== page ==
Architectural critics visiting the world fair were struck by Montréal's Grain elevators which, with their networks of covered conveyors belts, irresistibly evoked the images megastructures touted in experimental circles.

In addition to exhibited megastructures, Montréal’s subway system also evoked megastructures as it is directly connected to several downtown buildings which eventually evolved into the famed Underground City.

4. After the 1960s

After the avant-garde movements of the 1960s, megastructure was mainly proposed and practiced in academe. Reyner Banham has however identified some university and hospital designs derived from megastructural approaches, with modular, interconnected buildings and pedestrian-oriented environments. He highlights the McMaster University Health Sciences Center (Craig, Zeidler and Strong) in Hamilton, Ontario[8] which opened in 1972, and the Free University of Berlin (Candilis/Josic/Woods/Schidhelm)[9], designed 1963, built in two stages 1967-73-79, which are projects designed with megastructural approaches[10].


Boston Harbor project, Kenzo Tange and students at MIT, 1959

Boston Harbor project is an experimental housing project done by students at Massachusetts Institute of Technology under the instruction of Kenzo Tange, who was a visiting instructor at the institute in 1959. The project resulted in a megastructure with an A-frame structure shaped by two expandable housing blocks. Each block consists of multiple layers of platforms for residential accommodations to be built. A series of transportation infrastructures including roads and monorail tracks are placed in the void space between two blocks.

Shinjuku Redevelopment project, Tokyo, Fumihiko Maki, 1962

Shinjuku redevelopment project is a large-scale urban design projects under the Metabolism movement of Japan. In this project, Maki proposed an expandable urban space consists of artificial ground platforms and plazas on and above ground. These structures span across Shinjuku Station and allow new shops and housing units to be built upon.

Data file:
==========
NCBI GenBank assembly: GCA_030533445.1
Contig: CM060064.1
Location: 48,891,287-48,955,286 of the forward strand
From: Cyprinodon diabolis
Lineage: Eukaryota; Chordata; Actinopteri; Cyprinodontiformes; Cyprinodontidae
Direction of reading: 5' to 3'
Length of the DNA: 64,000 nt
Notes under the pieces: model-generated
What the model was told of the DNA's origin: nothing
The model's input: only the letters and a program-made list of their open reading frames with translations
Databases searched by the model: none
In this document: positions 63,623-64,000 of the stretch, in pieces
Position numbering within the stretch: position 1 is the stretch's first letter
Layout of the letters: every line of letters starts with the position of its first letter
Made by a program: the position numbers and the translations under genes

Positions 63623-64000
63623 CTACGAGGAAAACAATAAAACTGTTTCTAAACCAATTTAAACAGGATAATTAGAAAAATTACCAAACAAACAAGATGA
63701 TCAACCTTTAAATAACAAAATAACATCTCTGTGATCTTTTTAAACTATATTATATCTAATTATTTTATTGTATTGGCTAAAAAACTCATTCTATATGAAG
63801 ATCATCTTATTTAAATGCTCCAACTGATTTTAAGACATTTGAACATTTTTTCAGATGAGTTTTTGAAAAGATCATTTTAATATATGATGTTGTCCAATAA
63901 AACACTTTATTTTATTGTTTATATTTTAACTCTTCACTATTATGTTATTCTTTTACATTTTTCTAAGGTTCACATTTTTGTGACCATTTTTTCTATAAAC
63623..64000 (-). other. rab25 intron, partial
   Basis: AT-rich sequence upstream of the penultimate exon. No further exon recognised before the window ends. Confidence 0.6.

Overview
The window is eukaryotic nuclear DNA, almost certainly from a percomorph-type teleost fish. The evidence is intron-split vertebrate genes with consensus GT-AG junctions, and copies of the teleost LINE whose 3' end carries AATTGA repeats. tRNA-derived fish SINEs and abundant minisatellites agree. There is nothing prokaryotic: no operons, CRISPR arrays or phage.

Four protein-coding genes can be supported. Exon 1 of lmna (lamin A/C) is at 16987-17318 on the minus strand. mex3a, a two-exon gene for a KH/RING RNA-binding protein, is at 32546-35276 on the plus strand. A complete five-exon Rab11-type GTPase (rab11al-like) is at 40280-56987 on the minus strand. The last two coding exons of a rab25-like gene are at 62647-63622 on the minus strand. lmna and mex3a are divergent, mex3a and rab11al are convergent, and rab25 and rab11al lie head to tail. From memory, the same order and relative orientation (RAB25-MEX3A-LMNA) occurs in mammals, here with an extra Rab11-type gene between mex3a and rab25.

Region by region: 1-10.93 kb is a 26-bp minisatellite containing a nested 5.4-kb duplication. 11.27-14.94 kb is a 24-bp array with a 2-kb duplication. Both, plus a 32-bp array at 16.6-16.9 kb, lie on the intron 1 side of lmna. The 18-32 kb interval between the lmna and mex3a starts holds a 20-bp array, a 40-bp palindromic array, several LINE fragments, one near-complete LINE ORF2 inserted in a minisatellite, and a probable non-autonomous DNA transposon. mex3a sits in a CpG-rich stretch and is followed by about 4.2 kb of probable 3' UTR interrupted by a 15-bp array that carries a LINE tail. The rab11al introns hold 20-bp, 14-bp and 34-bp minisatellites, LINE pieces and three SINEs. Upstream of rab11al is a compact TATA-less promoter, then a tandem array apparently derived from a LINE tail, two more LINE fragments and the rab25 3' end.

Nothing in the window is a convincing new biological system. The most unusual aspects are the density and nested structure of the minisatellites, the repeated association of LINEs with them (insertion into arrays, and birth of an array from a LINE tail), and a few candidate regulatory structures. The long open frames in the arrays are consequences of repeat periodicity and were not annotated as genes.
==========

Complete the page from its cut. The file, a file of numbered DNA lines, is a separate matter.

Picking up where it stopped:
Plug-In-City project, Peter Cook, 1963-4

Plug-In-City is one of the most well-known visionary projects done by Archigram members. The project demonstrates a megastructure with ‘kit of parts’ system, in which standardized housing units are mass-produced and plugged into a series of infrastructural frameworks.

The Walking City, Ron Herron and Brian Harvey, 1964

The Walking City envisions utopian human settlements that resemble robots or artificial organisms with mechanical legs that move residents along with their homes to different cities and places.

See also


  1. Cook, John (1973). Conversations with Architects. New York: Praeger Publishers. p. 267. ISBN 0853313539.
  2. John, Cook (1973). Conversations with Architects. New York: Praeger Publisher. p. 109. ISBN 0853313539.
  3. Banham, Reyner (1976). Megastructure: Urban Future of the Recent Past. New York: Harper and Row. p. 19. ISBN 0064303713.
  4. Maki, Fumihiko (June 1964). "Investigation in Collective Form". The School of Architecture, Washington University. Number 2: 8.
  5. Koolhaas, Rem (2011). Project Japan Metabolism Talks. London: TASCHEN. ISBN 9783836525084.
  6. Banham, Reyner (1976). Megastructure: Urban Future of the Recent Past. New York: Harper and Row. p. 85. ISBN 9783836525084.
  7. Banham, Reyner (1976). Megastructure: Urban Future of the Recent Past. New York: Harper and Row. pp. 70–81. ISBN 0064303713.
  8. "McMaster University Health Sciences Centre". The Canadian Encyclopedia. Retrieved 11 May 2019.
  9. "Free University Berlin: Team X and the Postwar University as an Ideal City". NC State University. Retrieved 11 May 2019.
  10. Banham, Reyner (1976). Megastructure: Urban Future of the Recent Past. New York: Harper and Row. pp. 130–175. ISBN 9783836525084.


  • Reyner Banham, Megastructure - Urban Futures of the Recent Past, 224 p., Thames and Hudson, London 1976.
  • Sabrina van der Ley & Markus Richter (eds.), Megastructure Reloaded - Visionary Architecture and Urban Design of the Sixties Reflected by Contemporary Artists, 287 p., Hatje Cantz, Ostfildern near Stuttgart 2008.
  • John W. Cook and Heinrich Klotz, Conversations with Architects, Praeger Publishers, New York, 1973.
  • Rem Koolhaas; Hans U Obrist, Project Japan Metabolism Talks, Taschen, London 2011.
  • Fumihiko Maki, Investigation in Collective Form, A Special Publication, The School of Architecture, Washington University St. Louis, June 1964.